Custom block

You can add any content to this block in theme admin panel and show it at the left.

 

Lorem ipsum dolor sit amet, consectetur adipiscing elit. Sed velit urna, elementum at dignissim varius, euismod a elit. Praesent ornare metus eget metus commodo rhoncus.

 

Read more

My Cart - $0.00

You have no items in your shopping cart.

 
We Couldn’t stop at just flies. now carrying everything but the fish!

Trout Flies for Fly Fishing

With the vast array of trout flies for fly fishing, how does one know where to begin?  The easiest

thing to do is to simplify things and make them simple.  Spare the Latin names of bugs for the

entomologists of the world, here is simple guide to various trout flies for fly fishing, broken down into

five trout fly categories.  That's how we like to do it at The Fly Stop, lots of options but keep it simple.

Let’s start where the bugs begin, nymphs.  Nymphs are simply the subsurface form of aquatic

insects.  Technically some species such as caddis do not have nymphs, they have larva and pupa, but

let’s keep is simple.  When you are fishing any sort of nymph from stonefly to mayfly you are fishing the

pattern below the surface.  As nymphs mature in age and prepare to hatch we transition into the next

stage.

The next stage in the life cycle are where your emerger and wet fly patterns come into play as  

trout flies for fly fishing.  These patterns represent the transition stage of a nymph hatching into a dry fly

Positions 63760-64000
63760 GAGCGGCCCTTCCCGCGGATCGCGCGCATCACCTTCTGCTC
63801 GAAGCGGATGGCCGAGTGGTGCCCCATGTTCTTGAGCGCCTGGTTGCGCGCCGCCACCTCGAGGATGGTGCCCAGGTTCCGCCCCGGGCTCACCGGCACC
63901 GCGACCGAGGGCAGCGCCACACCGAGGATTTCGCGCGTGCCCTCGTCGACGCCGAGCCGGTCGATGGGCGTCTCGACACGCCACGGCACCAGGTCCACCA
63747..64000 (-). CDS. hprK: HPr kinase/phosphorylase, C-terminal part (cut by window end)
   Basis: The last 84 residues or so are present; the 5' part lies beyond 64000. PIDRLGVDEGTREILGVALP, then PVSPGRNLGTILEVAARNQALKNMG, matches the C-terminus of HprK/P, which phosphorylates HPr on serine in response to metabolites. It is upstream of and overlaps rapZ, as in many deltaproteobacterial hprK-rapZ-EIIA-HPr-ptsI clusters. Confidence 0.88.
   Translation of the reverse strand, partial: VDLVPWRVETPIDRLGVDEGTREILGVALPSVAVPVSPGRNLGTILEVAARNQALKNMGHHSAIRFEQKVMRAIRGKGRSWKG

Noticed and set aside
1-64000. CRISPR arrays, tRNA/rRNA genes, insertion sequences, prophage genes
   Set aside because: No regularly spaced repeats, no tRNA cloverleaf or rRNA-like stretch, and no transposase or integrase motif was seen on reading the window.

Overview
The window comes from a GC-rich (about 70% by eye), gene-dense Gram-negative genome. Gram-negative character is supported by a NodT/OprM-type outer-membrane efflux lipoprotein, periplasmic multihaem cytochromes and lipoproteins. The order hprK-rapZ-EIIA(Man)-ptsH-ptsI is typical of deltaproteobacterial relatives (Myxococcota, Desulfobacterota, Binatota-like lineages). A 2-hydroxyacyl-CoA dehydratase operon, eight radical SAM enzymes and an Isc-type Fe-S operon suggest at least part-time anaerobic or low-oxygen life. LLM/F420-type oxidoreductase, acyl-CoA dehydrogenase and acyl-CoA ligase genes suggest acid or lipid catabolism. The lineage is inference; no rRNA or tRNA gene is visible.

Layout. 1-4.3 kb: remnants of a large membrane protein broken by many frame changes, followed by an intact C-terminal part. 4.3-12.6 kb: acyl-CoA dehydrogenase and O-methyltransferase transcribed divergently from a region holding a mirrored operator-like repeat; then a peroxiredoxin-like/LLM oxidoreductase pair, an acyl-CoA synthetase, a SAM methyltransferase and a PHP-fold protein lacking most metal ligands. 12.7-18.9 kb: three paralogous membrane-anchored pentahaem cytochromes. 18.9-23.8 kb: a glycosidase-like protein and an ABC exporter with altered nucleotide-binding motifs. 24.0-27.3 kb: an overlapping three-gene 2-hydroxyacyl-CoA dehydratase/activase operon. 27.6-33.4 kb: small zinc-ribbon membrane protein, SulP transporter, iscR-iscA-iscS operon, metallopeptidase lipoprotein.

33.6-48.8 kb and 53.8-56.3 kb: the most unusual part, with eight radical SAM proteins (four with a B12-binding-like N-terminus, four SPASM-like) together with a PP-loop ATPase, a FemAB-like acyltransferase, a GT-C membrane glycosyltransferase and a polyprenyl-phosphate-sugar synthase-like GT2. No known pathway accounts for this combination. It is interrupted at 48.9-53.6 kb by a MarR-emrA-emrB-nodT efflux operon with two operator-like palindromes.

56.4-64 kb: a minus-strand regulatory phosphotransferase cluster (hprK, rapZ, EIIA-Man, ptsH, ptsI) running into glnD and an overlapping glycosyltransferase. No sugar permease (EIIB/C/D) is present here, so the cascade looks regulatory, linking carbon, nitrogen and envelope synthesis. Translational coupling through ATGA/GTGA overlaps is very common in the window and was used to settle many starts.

or dun.  As this happens the nymphs raise up in the water column, to the water’s surface where they

split their nymphal shuck and emerge.  The emerger and wet fly patterns represent this transitional

stage where flies are rising in the water column from the bottom as the nymph to the top as a dun.

Next up is the dun or dry fly.  This is what we all think about when we think of fly fishing.  This is

where you visions of sipping trout come into play.  When fishing dry fly patterns you are fishing the

adult stage of the insect.  Duns emerge from their nymphal shuck and float on the surface of the water

waiting for their wings to dry.   As soon as capable of flight the dun will fly to the bank, seeking safety

away from the trout.

After emerging the duns became spinners and are sexual mature.  Their lives are short lived, and

within a few days they mate, deposit their eggs, and lie “spent” or dead on the water’s surface after the

mating ritual is over.  The spinner is similar to the dry as the fish are once again targeting the easy meal.  

This is a second chance at a dry fly opportunity.  

Another group of trout flies for fly fishing are streamers.  Streamers are designed to represent

Baitfish, Crayfish, Leeches, etc.   Moving away from the bug imitation of things, streamer patterns are

often tied very big to target larger and more mature trout.  This is not always the case, as streamers can

catch a trout of any size, especially in smaller sizes, but often the biggest trout in the river are caught on

streamer patterns.

Clearly there are many more fly patterns categories, and even categories within those

categories, this is just a general outline.  One example would be terrestrials which would consist of land

based insects like grasshoppers, ants, and beetles. The more involved you get into this sport, and that

will happen, the farther your understanding and analysis can go.  The purpose of this article was to make

things simple, and to generalize what often confuses many new anglers to the sport of fly fishing and to trout flies.

Come by our fly shop in San Diego and check us out!